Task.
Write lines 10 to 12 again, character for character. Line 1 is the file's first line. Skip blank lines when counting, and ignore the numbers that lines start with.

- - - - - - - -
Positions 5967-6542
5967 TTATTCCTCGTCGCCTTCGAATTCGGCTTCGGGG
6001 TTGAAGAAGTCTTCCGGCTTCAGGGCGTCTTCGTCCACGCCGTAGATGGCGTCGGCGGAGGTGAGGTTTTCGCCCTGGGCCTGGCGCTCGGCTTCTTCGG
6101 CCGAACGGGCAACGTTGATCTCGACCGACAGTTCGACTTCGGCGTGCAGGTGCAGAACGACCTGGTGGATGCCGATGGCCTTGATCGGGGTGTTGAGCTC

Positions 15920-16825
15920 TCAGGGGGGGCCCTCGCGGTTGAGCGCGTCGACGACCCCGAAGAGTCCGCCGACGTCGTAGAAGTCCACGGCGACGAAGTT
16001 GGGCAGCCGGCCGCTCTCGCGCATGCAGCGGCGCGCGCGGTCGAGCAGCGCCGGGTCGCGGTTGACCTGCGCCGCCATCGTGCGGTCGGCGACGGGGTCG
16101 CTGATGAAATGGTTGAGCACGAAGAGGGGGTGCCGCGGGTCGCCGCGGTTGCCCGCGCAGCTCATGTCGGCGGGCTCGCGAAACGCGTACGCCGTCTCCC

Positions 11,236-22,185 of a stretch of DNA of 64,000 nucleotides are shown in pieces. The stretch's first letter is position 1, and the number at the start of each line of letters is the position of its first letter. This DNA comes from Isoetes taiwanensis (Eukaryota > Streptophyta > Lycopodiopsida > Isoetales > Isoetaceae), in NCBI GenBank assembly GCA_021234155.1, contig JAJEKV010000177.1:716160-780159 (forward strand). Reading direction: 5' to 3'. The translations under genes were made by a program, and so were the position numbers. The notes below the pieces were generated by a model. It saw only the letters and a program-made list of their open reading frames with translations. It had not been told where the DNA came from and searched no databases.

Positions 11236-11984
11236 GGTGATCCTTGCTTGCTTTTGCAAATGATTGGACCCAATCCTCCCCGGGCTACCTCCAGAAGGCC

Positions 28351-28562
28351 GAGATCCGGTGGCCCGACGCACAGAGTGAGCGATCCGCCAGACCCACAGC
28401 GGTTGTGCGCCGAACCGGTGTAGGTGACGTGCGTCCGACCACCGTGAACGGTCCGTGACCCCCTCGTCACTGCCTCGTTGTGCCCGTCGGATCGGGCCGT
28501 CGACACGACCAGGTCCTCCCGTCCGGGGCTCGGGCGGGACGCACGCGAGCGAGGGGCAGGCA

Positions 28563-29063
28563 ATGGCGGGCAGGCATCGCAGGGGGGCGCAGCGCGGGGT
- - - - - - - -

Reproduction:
Positions 11236-11984
11236 GGTGATCCTTGCTTGCTTTTGCAAATGATTGGACCCAATCCTCCCCGGGCTACCTCCAGAAGGCC

Positions 28351-28562